Assess your employees’ workloads
In order to know how to most effectively help your employees disconnect from work, it’s important to know just how “connected” they are in the first place.
A helpful way to gauge how much your employees might be working after hours is to distribute an anonymous survey. In the survey, you might include questions about the typical hours employees are working, roadblocks keeping them from logging off on time, what their ideal hours would be and how you, as a manager, can better support them so they can achieve a better work/life balance.
Aside from using a survey, it’s also important to keep an eye on how many tasks your employees are juggling at a time and how that might impact their ability to unplug from work as needed.
Encourage an open dialogue
Once you have a better idea of how much your employees may be overworking, give them the space to discuss the results with you, either one-on-one or as a team, depending on what fits your workplace’s dynamic best.
Share any common themes you noticed in the survey results or from discussing work/life balance concerns with the team outside of the survey.
Determine any changes you can make as a team in order to better accommodate everyone’s schedules and give employees the proper time they need to unwind.
Acknowledge that you know how hard your employees are working, that you respect their time and that you genuinely want them to have full, meaningful lives outside of work. This reassurance may help your employees gain the confidence to unplug from technology as appropriate so they can recharge and feel better.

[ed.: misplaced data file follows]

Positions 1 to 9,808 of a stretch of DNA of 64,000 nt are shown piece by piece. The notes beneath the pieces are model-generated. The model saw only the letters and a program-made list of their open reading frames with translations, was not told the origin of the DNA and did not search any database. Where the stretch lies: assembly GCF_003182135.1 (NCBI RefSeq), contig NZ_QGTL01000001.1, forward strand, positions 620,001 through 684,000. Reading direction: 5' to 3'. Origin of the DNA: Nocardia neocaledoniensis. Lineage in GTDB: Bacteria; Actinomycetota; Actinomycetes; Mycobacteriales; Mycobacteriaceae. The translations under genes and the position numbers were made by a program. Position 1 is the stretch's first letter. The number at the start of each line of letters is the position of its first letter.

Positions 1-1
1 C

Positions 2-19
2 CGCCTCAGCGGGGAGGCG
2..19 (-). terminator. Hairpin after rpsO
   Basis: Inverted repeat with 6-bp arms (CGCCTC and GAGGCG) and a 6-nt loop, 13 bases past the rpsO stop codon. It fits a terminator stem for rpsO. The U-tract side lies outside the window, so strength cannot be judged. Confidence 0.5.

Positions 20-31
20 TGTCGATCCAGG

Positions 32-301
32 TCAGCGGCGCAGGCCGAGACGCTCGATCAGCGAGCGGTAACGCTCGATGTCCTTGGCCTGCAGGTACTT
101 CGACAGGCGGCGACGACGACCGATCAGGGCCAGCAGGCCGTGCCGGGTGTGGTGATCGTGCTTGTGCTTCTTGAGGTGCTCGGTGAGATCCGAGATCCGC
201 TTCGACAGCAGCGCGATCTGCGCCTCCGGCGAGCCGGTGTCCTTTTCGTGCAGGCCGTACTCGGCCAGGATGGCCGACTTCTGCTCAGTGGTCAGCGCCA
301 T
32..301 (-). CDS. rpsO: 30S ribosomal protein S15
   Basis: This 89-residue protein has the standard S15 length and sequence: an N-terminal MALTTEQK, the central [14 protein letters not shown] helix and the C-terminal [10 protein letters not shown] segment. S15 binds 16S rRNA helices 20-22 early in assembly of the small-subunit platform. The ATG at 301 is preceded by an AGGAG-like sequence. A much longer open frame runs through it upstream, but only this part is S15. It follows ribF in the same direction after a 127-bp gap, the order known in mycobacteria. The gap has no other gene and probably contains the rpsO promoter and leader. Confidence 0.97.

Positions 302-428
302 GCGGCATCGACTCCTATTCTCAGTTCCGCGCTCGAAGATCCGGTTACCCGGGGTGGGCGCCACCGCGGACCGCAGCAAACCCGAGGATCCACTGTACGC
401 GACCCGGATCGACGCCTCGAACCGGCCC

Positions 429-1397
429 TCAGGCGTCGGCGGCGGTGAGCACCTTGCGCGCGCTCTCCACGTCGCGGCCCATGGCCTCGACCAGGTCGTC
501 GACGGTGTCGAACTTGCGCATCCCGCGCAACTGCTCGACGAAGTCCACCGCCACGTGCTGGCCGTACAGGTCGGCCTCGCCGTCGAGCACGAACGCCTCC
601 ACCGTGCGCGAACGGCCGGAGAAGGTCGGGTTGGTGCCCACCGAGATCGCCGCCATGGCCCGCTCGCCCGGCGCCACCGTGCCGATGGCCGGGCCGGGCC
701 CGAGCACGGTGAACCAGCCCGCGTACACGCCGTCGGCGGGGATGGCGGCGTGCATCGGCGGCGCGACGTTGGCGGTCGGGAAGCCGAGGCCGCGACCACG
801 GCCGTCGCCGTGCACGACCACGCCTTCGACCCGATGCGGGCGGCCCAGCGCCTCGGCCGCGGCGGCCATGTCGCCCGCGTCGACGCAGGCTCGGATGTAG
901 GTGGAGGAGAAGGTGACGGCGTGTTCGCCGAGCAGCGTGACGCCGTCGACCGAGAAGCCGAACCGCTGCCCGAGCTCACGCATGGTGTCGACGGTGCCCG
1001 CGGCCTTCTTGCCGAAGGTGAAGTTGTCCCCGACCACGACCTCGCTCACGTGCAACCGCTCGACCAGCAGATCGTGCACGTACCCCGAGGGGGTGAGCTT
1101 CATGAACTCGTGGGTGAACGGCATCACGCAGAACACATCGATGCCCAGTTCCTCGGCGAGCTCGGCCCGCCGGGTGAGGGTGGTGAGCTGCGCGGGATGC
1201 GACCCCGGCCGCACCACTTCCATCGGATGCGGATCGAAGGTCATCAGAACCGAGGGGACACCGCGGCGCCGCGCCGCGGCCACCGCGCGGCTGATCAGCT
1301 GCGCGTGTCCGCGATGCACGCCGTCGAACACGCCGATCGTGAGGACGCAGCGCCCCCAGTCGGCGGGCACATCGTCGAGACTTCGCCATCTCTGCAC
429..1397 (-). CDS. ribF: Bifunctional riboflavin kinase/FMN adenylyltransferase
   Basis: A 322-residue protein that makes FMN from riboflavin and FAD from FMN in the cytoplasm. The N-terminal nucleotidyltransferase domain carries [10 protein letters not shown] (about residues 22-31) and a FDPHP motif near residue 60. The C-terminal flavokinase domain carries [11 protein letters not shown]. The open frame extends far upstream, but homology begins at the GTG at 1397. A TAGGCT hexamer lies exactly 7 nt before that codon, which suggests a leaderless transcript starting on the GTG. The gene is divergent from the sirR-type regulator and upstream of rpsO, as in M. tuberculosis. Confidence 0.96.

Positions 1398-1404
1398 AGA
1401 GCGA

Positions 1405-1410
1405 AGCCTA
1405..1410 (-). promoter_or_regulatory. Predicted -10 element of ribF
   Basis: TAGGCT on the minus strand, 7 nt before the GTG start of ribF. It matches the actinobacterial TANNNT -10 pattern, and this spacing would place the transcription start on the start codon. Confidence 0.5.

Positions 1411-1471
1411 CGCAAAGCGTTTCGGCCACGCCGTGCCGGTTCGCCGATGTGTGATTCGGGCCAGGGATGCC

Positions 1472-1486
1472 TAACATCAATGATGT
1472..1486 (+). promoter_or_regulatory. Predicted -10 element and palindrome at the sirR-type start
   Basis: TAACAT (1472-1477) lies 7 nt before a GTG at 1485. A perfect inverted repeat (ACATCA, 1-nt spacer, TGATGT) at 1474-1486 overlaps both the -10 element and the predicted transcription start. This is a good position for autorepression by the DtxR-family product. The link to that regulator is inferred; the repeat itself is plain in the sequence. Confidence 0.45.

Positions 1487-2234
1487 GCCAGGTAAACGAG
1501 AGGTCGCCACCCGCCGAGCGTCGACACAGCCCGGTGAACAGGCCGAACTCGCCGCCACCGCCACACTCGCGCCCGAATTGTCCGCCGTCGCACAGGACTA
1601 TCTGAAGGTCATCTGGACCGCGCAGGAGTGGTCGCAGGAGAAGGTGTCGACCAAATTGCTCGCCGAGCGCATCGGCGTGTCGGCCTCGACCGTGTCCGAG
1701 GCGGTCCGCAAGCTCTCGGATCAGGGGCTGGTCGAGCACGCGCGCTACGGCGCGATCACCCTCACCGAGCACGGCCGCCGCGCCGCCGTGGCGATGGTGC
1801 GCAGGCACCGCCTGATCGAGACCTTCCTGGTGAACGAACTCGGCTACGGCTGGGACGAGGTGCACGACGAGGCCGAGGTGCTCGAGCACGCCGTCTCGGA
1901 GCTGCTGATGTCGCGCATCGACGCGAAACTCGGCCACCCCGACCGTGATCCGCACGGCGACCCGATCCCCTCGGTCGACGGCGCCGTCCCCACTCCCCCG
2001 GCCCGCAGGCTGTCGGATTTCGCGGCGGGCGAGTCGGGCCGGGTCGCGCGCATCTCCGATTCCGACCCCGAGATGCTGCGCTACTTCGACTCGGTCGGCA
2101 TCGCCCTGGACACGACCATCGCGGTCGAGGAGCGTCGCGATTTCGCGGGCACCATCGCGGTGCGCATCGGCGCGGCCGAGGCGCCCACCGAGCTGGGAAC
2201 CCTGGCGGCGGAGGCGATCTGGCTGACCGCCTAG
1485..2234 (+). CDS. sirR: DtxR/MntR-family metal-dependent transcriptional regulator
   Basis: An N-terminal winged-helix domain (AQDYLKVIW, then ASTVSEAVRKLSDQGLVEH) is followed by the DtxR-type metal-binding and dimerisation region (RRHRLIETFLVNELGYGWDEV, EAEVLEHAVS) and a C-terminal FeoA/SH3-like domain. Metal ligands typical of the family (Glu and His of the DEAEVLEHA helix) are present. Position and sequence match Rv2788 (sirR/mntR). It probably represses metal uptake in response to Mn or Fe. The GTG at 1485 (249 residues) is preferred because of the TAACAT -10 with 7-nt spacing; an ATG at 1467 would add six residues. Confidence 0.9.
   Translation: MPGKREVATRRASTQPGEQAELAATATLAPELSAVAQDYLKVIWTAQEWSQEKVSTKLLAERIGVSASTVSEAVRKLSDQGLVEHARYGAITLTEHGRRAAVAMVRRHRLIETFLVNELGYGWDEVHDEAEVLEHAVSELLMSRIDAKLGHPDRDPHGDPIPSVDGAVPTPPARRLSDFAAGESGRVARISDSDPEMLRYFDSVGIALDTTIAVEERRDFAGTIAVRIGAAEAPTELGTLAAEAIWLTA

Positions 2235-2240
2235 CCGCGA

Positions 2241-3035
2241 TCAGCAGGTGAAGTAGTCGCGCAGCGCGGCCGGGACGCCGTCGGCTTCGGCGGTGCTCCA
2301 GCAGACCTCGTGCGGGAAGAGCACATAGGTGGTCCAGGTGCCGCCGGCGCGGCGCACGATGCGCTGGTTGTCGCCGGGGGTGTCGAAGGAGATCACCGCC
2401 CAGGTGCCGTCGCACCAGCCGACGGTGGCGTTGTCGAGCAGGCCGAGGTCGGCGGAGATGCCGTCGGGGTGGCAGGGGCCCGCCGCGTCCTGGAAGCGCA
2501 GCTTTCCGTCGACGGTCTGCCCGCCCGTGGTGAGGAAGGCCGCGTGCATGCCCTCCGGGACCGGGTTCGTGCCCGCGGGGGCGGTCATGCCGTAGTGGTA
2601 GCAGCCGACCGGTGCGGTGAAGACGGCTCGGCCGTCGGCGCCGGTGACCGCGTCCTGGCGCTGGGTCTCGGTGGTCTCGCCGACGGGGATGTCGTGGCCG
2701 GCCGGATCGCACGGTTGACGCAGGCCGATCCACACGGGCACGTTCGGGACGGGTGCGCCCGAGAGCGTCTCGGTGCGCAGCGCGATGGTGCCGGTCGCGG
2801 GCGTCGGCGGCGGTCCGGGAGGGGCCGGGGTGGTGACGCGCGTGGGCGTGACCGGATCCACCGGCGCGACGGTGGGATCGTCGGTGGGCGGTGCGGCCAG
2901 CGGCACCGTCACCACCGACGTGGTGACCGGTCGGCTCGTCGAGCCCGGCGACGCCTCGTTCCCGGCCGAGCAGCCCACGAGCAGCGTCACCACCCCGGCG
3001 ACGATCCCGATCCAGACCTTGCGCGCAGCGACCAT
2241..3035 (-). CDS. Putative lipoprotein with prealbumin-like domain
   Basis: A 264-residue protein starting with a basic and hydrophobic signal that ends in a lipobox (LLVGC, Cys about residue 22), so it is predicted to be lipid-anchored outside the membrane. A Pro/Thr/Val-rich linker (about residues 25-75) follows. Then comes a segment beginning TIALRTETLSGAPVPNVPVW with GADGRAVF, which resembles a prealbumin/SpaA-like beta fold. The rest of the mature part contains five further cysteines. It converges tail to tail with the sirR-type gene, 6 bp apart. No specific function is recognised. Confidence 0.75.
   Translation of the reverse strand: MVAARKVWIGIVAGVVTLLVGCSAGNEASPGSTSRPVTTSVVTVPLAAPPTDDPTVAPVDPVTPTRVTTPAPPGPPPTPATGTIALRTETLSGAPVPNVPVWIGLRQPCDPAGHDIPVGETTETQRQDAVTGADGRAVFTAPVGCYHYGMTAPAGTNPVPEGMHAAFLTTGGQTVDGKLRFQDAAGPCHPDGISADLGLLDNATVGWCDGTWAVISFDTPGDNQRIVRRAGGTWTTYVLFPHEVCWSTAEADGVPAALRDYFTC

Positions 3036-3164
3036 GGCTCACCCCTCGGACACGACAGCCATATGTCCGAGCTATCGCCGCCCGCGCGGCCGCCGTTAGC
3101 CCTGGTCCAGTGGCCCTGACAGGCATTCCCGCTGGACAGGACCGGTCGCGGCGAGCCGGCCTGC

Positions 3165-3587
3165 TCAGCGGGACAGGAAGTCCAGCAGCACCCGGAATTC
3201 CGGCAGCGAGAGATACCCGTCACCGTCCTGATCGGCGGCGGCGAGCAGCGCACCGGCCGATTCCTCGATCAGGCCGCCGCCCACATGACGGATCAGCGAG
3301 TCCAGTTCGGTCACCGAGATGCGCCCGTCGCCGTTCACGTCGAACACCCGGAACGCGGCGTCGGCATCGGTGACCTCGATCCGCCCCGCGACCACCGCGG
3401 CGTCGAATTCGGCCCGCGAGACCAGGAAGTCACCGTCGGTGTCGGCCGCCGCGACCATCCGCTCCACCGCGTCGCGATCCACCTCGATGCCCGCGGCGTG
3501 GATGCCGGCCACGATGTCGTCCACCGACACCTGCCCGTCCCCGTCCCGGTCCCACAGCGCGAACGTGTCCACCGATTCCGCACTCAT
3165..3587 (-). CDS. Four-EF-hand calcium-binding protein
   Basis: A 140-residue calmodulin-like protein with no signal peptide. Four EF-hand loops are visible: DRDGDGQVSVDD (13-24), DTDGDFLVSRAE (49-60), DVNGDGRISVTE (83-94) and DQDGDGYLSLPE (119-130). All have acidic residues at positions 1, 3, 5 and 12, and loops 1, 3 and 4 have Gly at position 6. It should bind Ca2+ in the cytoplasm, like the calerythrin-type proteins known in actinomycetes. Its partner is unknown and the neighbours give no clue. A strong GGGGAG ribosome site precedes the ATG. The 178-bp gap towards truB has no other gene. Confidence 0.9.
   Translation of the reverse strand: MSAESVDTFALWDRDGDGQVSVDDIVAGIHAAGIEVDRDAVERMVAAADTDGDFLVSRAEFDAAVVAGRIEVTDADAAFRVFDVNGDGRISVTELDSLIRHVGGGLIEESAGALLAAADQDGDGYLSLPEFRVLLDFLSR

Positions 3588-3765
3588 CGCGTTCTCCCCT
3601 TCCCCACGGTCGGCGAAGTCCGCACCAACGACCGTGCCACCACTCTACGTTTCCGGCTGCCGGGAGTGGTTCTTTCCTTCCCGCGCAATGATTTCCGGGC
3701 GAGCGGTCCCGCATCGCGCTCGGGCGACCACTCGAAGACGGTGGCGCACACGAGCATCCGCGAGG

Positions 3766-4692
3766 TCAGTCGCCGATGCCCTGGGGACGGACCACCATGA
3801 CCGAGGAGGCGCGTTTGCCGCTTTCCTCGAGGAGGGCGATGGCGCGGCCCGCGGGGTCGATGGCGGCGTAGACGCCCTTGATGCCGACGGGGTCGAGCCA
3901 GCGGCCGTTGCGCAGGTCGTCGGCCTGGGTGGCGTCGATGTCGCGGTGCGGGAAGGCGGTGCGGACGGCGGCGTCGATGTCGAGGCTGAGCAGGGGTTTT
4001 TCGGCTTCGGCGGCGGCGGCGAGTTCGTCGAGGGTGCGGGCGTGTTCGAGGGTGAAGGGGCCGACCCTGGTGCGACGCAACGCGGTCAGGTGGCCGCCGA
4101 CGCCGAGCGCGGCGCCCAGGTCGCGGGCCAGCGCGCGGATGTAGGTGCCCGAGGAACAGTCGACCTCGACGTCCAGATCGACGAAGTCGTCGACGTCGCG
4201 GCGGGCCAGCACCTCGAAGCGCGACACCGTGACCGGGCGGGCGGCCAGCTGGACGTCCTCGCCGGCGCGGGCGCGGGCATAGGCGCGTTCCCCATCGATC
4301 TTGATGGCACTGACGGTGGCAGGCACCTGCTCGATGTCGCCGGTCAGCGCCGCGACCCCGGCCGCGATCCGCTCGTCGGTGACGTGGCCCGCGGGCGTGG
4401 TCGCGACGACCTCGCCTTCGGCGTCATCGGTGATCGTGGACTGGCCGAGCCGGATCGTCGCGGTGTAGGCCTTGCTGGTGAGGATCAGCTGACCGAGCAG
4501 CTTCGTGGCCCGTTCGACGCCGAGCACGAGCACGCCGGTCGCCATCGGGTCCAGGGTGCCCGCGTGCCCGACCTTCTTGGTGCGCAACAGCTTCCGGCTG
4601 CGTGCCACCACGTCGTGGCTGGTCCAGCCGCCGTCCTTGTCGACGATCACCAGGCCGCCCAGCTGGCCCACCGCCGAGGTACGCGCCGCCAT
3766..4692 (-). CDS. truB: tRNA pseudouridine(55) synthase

Create guidelines for how to unplug
It can also be helpful to set some ground rules to help employees learn how to disconnect in a way that doesn’t disrupt the productivity of the team as a whole. These are just some examples of the types of guidelines you might provide.
Set expectations for response times after hours
Let employees know that if they receive an email or message after a certain time, they aren’t expected to respond until the start of their next work day. This means that if other employees are catching up on work or working different hours, employees who are finished for the day aren’t expected to be online beyond their normal work day. This kind of understanding is especially important for companies with employees working across various time zones.
Creating a culture where an immediate response isn’t always expected can help employees learn how to better communicate during hours when they overlap with their coworkers and respect boundaries when members of the team have signed off for the day.
Make tasks clear and achievable
Help employees set goals for the amount of work they’re expected to achieve in a set amount of time. Include check-ins throughout projects so you can help employees reassess how much time to spend on tasks and adjust deadlines so they can take the proper time to unplug as needed.
It may also be helpful to create resources and how-to guides for employees to reference as they complete common tasks. Maintaining easy-to-navigate documentation of work processes helps employees stay on task so they can finish their work in an efficient manner and disconnect when they’re finished.